In the instruction it says that "If you select the most probable, the model will always generate the same result given a starting letter. To make the results more interesting, use np.random.choice". And then instruction shows the usage of p=probs.

But when we supply p=probs, is it not forcing the same result ? A word given as input will have the same probability distribution for the next word. Right ?

I tried the printing the code snippet in the instruction, and it gives the same results no matter how many times you run it.

The point is that np.random.choice will not do the same thing each time. As long as you donāt set the random seed everytime, you donāt always get the same answer even with the same inputs. Delete the setting of the seed there and then run the cell multiple times and watch what happens. In a ārealā application you would never set the random seed for exactly this reason. The reason they do it everyplace in these notebooks is just for ease of writing test cases that produce results that can be checked.

Update: I tried the experiment and it is true that you donāt always get the same answer, but with the probability of 2 being .7, you do get quite a lot of 2s.

probs = np.array([0.1, 0.0, 0.7, 0.2])
totals = np.zeros((len(probs)))
for ii in range(100):
idx = np.random.choice(range(len(probs)), p = probs)
totals[idx] += 1
if idx != 2:
print(f"iter {ii} idx {idx}")
print(f"totals = {totals}")

When I run that, hereās what I get:

iter 0 idx 0
iter 1 idx 3
iter 5 idx 0
iter 11 idx 3
iter 13 idx 3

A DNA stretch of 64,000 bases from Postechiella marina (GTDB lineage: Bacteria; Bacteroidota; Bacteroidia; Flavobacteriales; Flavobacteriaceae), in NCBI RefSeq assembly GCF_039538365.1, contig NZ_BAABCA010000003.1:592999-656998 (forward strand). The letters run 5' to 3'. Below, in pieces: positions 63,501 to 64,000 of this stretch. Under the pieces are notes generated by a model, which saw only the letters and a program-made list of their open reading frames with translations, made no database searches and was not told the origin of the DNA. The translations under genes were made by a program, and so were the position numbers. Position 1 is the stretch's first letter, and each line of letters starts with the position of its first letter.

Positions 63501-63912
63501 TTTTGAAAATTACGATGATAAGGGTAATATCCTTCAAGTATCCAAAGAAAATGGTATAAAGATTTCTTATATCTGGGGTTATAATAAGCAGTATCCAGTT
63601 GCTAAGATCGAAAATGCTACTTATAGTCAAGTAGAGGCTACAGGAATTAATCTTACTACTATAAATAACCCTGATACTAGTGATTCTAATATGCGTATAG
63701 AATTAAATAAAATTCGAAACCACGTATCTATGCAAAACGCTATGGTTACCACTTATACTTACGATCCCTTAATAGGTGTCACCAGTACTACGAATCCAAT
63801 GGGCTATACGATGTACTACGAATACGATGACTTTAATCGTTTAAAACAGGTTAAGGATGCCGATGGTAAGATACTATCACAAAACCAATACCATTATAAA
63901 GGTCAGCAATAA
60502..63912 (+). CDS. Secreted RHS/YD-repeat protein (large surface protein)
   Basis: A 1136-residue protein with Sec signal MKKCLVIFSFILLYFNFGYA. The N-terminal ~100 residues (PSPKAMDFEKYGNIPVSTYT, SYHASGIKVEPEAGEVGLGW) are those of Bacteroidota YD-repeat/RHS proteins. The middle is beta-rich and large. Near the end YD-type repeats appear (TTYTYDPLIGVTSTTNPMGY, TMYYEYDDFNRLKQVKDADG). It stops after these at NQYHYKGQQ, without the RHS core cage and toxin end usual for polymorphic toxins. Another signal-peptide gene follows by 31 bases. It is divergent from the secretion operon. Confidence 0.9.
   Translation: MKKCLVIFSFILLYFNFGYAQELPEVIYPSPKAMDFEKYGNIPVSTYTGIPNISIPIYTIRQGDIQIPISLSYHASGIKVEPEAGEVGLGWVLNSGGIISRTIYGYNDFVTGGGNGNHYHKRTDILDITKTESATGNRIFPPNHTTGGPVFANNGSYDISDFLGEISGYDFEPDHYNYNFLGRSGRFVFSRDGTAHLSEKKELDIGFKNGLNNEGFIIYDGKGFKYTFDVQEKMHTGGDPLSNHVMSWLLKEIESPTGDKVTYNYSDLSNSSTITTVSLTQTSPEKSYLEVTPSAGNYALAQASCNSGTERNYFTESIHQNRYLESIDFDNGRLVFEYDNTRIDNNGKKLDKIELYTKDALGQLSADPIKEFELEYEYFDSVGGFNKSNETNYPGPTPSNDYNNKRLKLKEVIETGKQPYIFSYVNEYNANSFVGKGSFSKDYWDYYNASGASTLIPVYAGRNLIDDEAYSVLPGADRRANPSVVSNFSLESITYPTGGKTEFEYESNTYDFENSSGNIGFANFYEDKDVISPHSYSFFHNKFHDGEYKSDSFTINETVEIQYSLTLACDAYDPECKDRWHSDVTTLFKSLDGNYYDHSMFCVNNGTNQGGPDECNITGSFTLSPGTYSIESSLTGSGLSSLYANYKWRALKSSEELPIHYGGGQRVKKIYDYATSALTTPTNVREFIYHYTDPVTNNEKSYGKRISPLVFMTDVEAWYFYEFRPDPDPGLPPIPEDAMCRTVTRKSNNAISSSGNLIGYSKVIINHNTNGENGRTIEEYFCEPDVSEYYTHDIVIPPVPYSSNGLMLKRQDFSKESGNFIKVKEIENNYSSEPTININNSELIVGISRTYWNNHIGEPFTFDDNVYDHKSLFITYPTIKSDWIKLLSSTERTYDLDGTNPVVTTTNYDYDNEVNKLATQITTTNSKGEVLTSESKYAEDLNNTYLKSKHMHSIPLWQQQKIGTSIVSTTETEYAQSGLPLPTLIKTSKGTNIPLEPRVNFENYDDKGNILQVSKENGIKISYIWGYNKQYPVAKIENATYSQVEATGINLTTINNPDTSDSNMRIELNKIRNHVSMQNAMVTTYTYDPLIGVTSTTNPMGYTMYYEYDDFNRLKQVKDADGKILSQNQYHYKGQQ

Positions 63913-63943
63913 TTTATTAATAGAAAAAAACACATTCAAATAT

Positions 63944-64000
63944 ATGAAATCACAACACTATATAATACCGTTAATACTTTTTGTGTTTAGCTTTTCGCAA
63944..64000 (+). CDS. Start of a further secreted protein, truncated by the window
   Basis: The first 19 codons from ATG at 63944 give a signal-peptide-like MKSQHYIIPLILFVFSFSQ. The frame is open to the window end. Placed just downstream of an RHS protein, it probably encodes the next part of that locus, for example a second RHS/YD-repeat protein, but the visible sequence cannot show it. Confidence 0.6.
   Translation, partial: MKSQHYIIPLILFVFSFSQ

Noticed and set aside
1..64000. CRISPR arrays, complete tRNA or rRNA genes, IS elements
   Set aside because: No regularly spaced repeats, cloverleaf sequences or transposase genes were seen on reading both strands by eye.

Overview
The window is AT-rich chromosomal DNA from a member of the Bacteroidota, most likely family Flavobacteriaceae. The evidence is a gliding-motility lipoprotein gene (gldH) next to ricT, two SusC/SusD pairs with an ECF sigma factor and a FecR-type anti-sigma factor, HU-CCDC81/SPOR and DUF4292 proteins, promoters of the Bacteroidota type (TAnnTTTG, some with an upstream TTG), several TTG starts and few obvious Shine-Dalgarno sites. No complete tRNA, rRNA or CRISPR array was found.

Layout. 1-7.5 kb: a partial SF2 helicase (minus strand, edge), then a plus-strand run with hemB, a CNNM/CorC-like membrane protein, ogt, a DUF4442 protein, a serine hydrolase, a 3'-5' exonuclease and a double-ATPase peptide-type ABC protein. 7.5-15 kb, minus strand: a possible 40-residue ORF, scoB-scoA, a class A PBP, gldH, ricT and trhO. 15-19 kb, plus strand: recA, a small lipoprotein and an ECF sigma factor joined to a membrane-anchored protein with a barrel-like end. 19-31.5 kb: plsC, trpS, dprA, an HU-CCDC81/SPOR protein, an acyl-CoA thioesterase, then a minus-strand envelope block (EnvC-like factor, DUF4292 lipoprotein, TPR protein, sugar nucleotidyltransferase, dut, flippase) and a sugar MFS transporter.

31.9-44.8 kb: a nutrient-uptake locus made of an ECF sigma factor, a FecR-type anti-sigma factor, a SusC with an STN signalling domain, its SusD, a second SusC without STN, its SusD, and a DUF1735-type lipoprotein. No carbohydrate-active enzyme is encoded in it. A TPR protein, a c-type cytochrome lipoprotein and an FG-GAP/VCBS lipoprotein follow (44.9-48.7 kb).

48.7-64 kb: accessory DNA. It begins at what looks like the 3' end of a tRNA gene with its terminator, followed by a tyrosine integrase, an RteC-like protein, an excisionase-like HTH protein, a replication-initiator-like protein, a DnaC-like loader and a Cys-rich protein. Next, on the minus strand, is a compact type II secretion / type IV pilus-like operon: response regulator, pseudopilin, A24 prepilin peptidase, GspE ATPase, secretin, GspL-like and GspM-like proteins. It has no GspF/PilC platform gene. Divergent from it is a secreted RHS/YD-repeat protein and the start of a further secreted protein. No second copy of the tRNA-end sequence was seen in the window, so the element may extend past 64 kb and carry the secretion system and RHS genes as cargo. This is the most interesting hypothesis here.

iter 15 idx 0
iter 17 idx 0
iter 19 idx 3
iter 23 idx 3
iter 25 idx 3
iter 28 idx 3
iter 44 idx 0
iter 48 idx 3
iter 49 idx 3
iter 56 idx 3
iter 58 idx 3
iter 63 idx 3
iter 64 idx 0
iter 65 idx 0
iter 74 idx 0
iter 75 idx 3
iter 77 idx 3
iter 78 idx 0
iter 81 idx 0
iter 82 idx 3
iter 83 idx 3
iter 90 idx 3
iter 91 idx 3
iter 92 idx 3
iter 94 idx 3
iter 95 idx 0
iter 98 idx 3
totals = [11. 0. 68. 21.]

Notice a couple of things there:

We get no 1s at all, because the probability of that is 0.

Weāre doing (simulated) randomness here, so the behavior is statistical: the actual observed frequencies donāt exactly match the probabilities, but they are in the ballpark. If you run the above cell more than once, you wonāt get the same sequence or the same frequencies every time.

The āmetaā lesson here is that python is an interactive language. You donāt have to just wonder what something does: you can try it and see.

Iām not sure I understand the question, but I demonstrated above how np.random.choice works. You can also read the documentation for more information.